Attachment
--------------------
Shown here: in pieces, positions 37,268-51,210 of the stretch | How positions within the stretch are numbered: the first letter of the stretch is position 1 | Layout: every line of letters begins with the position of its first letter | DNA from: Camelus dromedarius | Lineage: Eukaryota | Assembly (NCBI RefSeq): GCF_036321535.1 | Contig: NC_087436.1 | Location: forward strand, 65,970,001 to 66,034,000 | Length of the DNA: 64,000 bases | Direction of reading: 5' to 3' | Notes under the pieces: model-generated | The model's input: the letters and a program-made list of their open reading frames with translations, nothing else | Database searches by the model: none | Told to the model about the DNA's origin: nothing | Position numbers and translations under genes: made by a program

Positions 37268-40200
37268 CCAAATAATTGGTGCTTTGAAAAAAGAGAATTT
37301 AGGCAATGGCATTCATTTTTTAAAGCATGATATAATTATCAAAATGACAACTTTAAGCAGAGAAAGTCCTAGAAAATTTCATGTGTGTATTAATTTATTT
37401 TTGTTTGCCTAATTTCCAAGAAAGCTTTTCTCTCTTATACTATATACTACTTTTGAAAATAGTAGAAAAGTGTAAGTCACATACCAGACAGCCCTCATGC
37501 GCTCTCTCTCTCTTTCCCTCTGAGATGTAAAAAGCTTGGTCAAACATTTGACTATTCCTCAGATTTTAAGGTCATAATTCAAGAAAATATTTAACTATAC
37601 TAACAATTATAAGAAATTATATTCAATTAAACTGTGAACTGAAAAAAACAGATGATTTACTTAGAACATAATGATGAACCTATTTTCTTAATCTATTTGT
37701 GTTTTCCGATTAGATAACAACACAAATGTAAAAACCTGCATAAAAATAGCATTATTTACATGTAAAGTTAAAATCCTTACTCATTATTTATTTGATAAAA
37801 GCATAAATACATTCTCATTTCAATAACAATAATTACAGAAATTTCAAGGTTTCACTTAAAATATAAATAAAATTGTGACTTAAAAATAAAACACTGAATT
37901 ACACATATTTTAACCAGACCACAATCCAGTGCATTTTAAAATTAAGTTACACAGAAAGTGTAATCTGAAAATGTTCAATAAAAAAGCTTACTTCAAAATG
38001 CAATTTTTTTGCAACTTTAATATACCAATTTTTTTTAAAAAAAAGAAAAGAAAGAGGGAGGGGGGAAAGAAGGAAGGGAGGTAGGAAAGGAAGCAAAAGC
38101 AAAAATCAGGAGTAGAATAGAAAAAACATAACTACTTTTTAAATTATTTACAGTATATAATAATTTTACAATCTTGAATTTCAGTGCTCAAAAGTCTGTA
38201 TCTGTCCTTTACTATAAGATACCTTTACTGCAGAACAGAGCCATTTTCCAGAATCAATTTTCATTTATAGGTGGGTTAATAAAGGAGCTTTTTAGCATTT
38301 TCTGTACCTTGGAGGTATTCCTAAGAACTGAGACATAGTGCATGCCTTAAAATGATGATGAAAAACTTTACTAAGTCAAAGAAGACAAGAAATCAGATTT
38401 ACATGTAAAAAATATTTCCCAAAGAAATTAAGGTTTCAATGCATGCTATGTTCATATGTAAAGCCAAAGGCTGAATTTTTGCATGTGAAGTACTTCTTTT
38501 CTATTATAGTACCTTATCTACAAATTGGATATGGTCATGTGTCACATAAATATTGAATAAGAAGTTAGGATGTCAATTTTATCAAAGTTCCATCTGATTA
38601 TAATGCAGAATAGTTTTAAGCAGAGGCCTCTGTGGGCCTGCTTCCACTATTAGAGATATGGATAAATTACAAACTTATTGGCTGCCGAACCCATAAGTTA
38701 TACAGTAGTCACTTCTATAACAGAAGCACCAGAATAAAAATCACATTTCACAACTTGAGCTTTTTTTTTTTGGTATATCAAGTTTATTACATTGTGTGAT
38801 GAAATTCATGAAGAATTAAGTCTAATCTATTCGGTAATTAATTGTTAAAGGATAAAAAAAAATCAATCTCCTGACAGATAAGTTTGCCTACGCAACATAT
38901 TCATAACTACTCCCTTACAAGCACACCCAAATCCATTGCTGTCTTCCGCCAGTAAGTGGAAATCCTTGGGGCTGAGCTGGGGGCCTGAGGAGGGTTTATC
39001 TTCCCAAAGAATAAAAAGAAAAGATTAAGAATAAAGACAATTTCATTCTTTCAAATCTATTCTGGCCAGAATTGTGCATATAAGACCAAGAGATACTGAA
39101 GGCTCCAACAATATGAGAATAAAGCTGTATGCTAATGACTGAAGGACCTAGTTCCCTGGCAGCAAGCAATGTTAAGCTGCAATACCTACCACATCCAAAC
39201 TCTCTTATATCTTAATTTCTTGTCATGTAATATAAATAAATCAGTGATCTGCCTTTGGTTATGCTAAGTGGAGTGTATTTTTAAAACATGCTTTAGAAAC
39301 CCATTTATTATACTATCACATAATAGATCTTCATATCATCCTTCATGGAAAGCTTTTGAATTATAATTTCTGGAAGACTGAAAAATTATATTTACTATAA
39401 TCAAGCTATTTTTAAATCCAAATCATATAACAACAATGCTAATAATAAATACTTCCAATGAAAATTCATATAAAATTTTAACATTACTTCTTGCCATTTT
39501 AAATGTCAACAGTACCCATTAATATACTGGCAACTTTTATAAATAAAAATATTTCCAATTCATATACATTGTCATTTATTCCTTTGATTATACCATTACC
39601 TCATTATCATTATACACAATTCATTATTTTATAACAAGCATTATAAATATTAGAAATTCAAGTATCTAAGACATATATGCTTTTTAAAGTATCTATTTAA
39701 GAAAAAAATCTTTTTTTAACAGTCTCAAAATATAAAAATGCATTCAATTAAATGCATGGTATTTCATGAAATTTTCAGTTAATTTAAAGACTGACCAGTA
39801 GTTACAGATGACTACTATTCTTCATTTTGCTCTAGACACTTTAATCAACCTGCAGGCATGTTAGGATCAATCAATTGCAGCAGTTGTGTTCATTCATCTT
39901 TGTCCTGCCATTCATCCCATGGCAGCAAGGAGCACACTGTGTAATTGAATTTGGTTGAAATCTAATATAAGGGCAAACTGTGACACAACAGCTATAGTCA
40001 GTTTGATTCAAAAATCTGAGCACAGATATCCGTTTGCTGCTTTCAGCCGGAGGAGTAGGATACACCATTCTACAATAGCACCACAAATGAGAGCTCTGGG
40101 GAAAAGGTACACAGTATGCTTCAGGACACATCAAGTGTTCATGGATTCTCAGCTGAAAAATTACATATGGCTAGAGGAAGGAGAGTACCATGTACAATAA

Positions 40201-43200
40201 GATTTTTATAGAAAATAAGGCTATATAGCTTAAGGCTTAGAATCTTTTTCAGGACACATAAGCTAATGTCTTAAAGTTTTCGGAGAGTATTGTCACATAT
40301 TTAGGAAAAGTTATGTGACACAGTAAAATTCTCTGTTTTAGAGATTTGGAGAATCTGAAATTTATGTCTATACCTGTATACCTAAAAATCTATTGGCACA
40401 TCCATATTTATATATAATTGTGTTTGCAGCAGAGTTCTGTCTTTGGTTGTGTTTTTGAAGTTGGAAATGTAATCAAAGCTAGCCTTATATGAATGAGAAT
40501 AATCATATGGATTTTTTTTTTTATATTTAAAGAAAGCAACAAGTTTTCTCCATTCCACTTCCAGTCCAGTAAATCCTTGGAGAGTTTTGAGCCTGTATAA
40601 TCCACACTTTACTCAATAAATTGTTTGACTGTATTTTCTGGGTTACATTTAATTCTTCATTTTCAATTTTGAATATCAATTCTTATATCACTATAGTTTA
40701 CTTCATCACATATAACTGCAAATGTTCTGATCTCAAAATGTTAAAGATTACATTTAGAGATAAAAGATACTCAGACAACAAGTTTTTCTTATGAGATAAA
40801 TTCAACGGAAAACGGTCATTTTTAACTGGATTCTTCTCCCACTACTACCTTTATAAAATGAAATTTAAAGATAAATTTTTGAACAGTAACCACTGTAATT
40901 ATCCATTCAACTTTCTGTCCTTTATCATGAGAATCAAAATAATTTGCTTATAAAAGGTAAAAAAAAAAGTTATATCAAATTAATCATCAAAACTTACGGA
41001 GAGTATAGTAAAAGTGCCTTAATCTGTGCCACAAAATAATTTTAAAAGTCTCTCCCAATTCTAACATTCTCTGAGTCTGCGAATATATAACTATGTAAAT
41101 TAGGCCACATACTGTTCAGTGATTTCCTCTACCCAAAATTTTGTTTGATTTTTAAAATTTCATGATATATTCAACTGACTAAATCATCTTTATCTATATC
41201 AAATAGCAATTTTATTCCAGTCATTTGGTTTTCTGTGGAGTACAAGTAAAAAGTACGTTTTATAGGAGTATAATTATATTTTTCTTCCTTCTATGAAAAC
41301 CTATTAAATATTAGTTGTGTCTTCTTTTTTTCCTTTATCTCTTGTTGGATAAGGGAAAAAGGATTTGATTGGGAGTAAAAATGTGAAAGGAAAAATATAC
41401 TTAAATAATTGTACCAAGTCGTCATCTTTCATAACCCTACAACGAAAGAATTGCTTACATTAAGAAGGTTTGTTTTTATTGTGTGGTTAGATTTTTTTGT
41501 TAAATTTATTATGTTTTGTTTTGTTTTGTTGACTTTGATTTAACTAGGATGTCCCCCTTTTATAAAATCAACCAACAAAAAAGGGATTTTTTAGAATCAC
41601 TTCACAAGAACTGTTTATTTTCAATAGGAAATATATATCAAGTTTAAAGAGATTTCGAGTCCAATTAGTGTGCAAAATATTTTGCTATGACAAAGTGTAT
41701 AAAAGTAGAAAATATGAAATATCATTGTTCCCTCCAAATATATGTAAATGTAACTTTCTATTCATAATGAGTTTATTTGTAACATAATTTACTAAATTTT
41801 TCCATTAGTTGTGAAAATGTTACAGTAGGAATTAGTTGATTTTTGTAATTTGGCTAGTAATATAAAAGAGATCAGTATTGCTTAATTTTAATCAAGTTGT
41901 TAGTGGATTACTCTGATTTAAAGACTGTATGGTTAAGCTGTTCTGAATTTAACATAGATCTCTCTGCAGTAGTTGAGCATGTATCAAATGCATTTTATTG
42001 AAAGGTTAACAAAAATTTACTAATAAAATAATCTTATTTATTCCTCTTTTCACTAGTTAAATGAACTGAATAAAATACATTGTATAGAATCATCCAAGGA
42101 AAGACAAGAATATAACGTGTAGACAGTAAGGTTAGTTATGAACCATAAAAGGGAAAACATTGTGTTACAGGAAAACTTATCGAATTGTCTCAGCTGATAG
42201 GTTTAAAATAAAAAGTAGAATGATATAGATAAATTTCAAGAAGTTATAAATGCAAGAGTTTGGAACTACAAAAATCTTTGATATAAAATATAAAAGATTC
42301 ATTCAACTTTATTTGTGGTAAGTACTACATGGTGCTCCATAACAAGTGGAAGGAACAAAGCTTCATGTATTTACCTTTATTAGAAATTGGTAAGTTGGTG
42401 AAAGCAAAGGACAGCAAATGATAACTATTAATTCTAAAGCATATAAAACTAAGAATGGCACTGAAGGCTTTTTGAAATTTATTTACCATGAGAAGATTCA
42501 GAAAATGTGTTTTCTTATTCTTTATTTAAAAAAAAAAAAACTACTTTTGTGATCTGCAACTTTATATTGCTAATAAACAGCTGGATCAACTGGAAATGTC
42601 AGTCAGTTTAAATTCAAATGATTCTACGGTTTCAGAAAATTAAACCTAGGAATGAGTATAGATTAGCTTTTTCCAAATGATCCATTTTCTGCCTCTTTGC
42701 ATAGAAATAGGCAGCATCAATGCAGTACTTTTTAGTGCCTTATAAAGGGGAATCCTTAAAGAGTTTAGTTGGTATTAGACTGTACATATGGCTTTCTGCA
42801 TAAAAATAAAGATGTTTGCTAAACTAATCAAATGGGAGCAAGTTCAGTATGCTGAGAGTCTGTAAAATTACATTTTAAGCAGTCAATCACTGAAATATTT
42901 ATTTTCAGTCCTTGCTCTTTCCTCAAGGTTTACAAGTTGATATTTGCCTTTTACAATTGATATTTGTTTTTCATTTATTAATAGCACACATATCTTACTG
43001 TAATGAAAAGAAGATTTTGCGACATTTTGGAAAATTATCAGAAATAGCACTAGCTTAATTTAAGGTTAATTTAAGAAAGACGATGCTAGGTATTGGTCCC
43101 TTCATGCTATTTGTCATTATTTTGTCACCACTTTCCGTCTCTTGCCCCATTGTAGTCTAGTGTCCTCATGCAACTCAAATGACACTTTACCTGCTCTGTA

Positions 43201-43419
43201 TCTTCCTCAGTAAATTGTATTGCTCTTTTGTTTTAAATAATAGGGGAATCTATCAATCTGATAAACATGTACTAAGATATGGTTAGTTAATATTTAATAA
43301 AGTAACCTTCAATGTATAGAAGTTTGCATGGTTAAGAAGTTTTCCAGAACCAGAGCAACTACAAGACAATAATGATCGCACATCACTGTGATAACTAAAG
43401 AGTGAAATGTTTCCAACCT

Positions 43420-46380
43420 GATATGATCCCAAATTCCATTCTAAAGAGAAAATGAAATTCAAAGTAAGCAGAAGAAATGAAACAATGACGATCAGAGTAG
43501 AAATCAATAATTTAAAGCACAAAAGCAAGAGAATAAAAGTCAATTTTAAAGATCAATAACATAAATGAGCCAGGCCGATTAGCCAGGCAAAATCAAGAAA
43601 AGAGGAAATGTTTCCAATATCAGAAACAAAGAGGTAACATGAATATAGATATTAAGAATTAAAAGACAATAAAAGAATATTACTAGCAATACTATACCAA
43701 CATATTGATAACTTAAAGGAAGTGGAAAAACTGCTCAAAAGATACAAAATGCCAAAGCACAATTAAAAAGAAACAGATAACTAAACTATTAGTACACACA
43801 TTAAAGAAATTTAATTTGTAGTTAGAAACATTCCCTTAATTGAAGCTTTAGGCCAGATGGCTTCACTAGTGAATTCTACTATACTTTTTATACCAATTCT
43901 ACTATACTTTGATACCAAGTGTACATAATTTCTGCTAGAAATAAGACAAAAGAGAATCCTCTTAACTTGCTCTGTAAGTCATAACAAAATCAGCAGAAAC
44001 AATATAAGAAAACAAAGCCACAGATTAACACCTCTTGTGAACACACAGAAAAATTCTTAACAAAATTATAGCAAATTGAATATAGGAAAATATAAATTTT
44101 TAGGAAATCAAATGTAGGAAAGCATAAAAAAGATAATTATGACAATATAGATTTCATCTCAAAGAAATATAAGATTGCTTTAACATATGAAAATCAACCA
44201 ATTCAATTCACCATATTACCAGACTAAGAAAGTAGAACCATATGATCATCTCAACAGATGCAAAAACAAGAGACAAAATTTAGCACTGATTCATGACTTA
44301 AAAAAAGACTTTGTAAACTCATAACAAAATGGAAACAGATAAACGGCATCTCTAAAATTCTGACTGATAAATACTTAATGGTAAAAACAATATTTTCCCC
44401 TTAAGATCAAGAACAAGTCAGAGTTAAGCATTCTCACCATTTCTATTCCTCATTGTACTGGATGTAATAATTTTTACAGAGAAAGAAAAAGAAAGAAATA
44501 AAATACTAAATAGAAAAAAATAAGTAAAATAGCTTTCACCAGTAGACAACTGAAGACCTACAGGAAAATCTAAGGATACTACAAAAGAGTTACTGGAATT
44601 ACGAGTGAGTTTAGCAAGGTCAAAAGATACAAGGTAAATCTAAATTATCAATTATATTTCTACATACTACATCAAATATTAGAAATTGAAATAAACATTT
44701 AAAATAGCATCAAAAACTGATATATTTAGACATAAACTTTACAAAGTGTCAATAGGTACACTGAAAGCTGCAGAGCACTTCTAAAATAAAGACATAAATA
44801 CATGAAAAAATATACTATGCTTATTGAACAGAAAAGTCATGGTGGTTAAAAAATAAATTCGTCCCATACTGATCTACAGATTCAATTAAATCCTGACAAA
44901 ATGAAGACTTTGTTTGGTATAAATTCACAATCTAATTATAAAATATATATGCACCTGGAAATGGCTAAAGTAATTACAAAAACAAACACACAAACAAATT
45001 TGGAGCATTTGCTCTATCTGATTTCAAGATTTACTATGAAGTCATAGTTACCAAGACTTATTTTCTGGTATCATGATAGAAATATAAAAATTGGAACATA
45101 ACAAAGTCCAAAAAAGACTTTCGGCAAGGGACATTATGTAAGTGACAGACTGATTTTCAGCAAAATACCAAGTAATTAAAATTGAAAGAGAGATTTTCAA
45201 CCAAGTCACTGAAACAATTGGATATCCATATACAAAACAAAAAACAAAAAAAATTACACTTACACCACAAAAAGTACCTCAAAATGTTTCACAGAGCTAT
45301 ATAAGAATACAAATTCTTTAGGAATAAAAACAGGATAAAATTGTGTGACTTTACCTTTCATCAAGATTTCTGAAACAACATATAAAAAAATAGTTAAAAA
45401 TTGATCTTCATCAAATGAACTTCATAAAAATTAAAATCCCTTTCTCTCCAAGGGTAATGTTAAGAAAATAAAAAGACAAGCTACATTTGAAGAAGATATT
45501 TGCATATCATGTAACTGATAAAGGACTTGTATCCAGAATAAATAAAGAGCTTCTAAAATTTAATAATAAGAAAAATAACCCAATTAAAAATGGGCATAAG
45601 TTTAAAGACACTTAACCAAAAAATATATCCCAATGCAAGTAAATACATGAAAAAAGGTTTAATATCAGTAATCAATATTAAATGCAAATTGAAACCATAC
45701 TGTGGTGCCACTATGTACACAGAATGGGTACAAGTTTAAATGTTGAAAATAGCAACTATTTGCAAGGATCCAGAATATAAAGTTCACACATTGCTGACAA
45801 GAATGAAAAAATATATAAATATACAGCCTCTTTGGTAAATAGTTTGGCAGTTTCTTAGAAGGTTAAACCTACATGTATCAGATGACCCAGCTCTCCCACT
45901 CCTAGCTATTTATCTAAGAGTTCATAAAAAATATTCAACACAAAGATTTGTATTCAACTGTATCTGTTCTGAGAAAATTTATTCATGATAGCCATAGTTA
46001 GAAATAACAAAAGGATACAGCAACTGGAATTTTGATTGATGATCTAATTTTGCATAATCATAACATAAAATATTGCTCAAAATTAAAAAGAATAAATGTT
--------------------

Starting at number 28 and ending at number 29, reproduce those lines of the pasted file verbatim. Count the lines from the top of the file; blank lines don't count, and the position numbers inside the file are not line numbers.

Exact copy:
39701 GAAAAAAATCTTTTTTTAACAGTCTCAAAATATAAAAATGCATTCAATTAAATGCATGGTATTTCATGAAATTTTCAGTTAATTTAAAGACTGACCAGTA
39801 GTTACAGATGACTACTATTCTTCATTTTGCTCTAGACACTTTAATCAACCTGCAGGCATGTTAGGATCAATCAATTGCAGCAGTTGTGTTCATTCATCTT